Labor Day Parade organizers tell Gov. Corbett he's not welcome



Pittsburgh’s Labor Day Parade is a traditional display of union solidarity, but this year the politics of the governor’s race has opened some fissures among union leaders.

While Tom Wolf, the Democratic nominee, has attracted the lion’s share of labor support, the Republican incumbent has drawn endorsements from several union locals, particularly in the building trades and construction locals. Two of them, Boilermakers Local 154, and the Laborers District Council of Western Pennsylvania, showed their support by inviting Mr. Corbett to march in the annual Downtown parade. But when officials of the parade’s sponsor, the Allegheny County Labor Council, learned of the invitation, they put a roadblock in front of those plans.

“I told them he wasn't invited,’’ said Jack Shea, the veteran Labor Council president. “You can’t be trying to do away with us for 364 days a year and then want to march with us.’’

Phil Ameris, president and business manager of the Laborers, said, “We did invite the governor, like we invite a lot of our political friends ... we wanted him to march with us but we were told by Jack [Shea] that he wasn't welcome.’’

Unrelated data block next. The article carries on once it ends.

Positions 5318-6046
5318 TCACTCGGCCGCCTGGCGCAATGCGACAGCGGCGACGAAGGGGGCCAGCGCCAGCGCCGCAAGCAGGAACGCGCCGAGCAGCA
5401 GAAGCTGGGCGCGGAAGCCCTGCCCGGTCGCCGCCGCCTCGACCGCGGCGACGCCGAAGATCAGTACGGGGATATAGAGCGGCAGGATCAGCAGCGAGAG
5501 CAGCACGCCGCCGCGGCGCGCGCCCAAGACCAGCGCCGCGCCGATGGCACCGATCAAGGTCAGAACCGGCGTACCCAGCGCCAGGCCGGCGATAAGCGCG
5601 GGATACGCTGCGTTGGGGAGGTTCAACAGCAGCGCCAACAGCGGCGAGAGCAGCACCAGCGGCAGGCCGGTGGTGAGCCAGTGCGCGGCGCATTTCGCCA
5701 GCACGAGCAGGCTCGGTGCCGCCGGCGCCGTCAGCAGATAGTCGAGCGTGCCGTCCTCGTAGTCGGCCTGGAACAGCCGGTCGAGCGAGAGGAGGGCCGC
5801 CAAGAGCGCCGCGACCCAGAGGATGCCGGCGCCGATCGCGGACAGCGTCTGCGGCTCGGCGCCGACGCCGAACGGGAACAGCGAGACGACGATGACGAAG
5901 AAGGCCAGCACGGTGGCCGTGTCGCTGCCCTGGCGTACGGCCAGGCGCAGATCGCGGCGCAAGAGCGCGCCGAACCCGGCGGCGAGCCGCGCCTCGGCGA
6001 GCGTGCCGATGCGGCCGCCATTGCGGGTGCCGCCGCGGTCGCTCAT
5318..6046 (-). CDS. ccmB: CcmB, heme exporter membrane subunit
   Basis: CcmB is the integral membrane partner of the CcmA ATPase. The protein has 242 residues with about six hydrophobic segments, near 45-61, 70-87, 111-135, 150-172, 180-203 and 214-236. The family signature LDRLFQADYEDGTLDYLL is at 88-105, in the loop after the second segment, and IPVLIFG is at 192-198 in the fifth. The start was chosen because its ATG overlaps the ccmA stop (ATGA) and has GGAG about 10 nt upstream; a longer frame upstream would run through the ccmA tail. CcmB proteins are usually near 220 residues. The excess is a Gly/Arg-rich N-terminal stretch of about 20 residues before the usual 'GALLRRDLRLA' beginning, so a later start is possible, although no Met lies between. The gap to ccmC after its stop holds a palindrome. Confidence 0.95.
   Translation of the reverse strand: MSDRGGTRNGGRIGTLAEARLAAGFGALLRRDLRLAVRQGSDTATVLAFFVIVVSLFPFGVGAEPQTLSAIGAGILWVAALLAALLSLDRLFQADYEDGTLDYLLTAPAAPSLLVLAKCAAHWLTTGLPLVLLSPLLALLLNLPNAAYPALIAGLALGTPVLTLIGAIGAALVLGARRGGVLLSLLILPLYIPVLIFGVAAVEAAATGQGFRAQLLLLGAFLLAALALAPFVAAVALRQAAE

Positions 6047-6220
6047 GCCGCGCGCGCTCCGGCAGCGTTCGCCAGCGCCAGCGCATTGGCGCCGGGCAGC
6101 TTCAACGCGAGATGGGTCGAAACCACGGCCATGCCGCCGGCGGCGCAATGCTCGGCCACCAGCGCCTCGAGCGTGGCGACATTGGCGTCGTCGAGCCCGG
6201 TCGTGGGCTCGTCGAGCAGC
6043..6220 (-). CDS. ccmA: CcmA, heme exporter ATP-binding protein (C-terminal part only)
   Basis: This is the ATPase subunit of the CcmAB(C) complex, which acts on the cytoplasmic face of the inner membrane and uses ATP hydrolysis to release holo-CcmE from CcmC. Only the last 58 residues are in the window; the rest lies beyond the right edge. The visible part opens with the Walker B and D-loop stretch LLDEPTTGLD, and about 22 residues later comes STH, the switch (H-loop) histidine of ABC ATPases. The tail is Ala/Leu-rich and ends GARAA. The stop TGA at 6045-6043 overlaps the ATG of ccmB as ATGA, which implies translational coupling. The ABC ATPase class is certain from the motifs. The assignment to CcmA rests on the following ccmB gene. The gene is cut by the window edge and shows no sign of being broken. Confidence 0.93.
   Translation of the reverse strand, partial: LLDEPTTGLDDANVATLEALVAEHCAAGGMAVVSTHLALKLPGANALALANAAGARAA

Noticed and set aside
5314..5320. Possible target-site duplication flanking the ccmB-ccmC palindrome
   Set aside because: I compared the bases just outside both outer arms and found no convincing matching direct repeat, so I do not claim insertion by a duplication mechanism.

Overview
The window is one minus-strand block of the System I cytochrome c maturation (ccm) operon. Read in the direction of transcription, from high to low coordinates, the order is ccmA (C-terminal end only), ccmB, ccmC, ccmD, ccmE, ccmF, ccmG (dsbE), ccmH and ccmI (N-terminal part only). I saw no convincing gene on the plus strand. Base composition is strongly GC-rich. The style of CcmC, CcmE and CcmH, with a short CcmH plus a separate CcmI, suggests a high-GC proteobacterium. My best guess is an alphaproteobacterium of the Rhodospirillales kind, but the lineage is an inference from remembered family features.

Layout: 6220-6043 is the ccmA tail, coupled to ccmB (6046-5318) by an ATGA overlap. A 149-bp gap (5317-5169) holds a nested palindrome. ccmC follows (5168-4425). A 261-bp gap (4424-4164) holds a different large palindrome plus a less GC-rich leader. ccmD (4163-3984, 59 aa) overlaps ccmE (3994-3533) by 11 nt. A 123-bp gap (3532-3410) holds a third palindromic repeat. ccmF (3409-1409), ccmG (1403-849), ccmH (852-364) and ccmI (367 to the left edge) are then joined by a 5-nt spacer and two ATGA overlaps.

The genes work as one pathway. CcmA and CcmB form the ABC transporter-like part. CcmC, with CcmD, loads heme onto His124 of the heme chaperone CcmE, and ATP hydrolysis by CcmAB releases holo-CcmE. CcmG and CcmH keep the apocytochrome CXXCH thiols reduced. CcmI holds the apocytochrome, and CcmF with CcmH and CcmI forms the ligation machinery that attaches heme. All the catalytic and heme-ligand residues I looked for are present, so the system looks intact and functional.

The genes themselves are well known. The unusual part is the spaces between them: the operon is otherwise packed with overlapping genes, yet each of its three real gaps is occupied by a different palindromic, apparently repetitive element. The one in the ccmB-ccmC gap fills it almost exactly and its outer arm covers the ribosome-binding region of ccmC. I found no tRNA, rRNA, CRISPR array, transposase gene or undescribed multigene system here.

Rather than force a confrontation on the issue, Mr. Ameris said his union and other Corbett supporters were planning to invite Mr. Corbett to some alternate show of support separate from the parade, on or close to the Labor Day celebration.

”We didn't want to have labor against labor,’’ Mr. Ameris said.  “I know some of the unions are upset with the governor’s policies, but I was a little shocked that they wouldn't have a sitting governor in the parade ... Jack and I stand on the same team on a lot of issues, but not on this one.’’

Mr. Ameris noted that his union had not supported Mr. Corbett in his 2010 victory over former Allegheny County Executive Dan Onorato.  But he said they had warmed to his administration over its approach to issues including a transportation bill that’s expected to expand building trades employment and support for the natural gas fracking industry.

”We’re 150 percent behind the governor,’’ he said.

Mr. Shea emphasized that the parade’s rebuff was not a reflexive Democratic versus Republican decision, noting that plenty of Republicans, such as U.S. Rep. Tim Murphy, R-Upper St. Clair, regularly march with participating unions on the annual trek through Downtown. Mr. Corbett, himself is among the many Republican who have marched in the parade in the past.   But Mr. Shea argued that as governor, Mr. Corbett had embraced anti-labor positions on a variety of issues.

Unions have been among the most vociferous critics of the administration’s education funding record.  Along with legislators of both parties, they have also resisted Mr. Corbett’s proposal to privatize the state’s liquor sales.


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